“How we do it is, we never devalue what they are as football players,” Spielman said. “If we feel uncomfortable about them, we put ’em in a box below everybody but in that same area. So, for example, if there’s a first-round talent there, and we red-dot that player, he’ll go into our box and he’ll be below all the other first-round talent. But we won’t drop him all the way down. So we have boxes where we drop him off. There’s a drop-down box in each of our categories.”
So it’s like a Blockbuster night deposit, only more complicated? And we wonder here in Minnesota why some folks can’t figure out what to do in voting booths.
NBA model it ain’t
As a sportswriter more familiar with the inner workings of the NBA draft, I found my exposure out at Winter Park this week to the NFL style of talent assessment and procurement to be eye-opening — I haven’t been a regular on the Vikings beat since 1992. That’s like going from a typewriter to Twitter in terms of technology and draft science. The NBA’s June draft, in relative terms, is like choosing up sides playground-style — and sending somebody home to drag back his little brother for a 10th guy.
Pro basketball’s annual round-up college and international players is threadbare by comparison; it’s two rounds deep, 30 picks in the first, 30 in the second, with about a quarter of those players ever making much of an impact or having much of a career. With the NFL, it’s seven rounds of intense scrutiny, based on repeated viewings in person and on videotape of a prospect’s performance, ideally by seven or eight members of the scouting staff.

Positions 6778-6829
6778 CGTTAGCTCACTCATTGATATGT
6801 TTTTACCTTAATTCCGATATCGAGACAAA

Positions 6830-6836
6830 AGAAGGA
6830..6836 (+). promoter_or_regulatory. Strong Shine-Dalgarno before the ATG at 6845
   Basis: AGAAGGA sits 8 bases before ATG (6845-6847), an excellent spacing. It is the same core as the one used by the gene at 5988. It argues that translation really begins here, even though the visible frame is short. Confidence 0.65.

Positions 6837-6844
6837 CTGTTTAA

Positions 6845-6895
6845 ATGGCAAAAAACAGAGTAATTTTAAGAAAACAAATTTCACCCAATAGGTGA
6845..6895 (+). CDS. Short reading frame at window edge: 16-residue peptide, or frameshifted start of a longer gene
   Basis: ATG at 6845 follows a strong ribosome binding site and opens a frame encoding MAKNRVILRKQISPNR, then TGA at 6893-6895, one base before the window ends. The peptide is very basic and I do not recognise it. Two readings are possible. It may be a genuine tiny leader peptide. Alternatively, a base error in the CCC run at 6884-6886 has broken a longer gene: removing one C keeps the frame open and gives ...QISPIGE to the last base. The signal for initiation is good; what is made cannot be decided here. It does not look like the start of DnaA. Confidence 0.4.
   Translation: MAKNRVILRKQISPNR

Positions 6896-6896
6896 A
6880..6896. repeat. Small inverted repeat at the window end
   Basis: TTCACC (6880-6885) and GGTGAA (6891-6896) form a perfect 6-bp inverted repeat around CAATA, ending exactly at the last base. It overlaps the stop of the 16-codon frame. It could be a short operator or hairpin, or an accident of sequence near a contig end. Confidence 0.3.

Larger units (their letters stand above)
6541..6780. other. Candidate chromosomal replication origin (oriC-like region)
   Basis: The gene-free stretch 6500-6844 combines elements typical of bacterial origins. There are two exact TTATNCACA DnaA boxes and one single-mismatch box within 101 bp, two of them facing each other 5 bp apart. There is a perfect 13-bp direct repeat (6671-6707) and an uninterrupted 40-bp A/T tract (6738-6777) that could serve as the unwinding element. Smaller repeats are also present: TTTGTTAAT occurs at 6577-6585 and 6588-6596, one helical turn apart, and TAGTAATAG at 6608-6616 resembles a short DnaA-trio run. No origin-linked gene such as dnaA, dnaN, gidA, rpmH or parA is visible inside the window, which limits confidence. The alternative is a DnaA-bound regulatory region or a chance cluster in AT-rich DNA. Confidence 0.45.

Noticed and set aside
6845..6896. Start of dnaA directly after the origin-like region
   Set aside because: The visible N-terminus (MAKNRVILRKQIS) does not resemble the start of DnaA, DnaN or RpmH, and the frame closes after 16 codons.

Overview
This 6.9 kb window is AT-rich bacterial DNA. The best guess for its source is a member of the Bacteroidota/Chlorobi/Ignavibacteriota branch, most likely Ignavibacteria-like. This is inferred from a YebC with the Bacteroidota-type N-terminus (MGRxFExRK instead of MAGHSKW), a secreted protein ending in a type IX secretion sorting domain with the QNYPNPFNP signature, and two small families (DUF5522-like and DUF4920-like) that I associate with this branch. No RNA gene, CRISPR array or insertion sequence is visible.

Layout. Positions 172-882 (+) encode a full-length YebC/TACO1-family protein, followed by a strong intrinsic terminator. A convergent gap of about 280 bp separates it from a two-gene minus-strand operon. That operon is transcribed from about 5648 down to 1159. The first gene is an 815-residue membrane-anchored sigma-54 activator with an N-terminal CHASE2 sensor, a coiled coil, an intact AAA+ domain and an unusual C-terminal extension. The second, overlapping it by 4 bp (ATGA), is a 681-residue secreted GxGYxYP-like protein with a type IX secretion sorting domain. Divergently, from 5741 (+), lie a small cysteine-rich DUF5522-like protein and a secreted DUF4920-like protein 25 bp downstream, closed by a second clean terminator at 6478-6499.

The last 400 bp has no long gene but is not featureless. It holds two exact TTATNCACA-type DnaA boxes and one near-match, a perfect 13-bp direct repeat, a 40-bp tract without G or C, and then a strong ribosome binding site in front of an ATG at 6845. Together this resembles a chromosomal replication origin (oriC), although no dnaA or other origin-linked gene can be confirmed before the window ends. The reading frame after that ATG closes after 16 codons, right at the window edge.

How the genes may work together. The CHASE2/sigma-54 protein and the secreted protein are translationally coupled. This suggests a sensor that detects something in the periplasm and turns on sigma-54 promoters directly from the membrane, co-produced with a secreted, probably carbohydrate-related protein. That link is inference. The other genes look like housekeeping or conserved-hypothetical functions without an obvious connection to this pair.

An organization’s fortunes can rise or fall on its acumen with a fourth- or fifth-rounder. And even when the whole ordeal is over — it takes two days, rather than the NBA version’s four hours or so — teams still scurry after the unchosen, convinced that all the other talent scouts and math wonks missed on the guys they didn’t have sufficient choices to select.
The NBA draft is checkers to the NFL’s chess, fast food to a seven-course meal, haiku to the Mahabharata. With one, the headaches come after you draft them. With the other, they begin as soon as you start all the ciphering, analyzing and evaluating.
Red dots are of particular interest to the Vikings and their fans in this draft, because a player they reportedly have some interest in is a candidate for a supersized, movieplex box of them.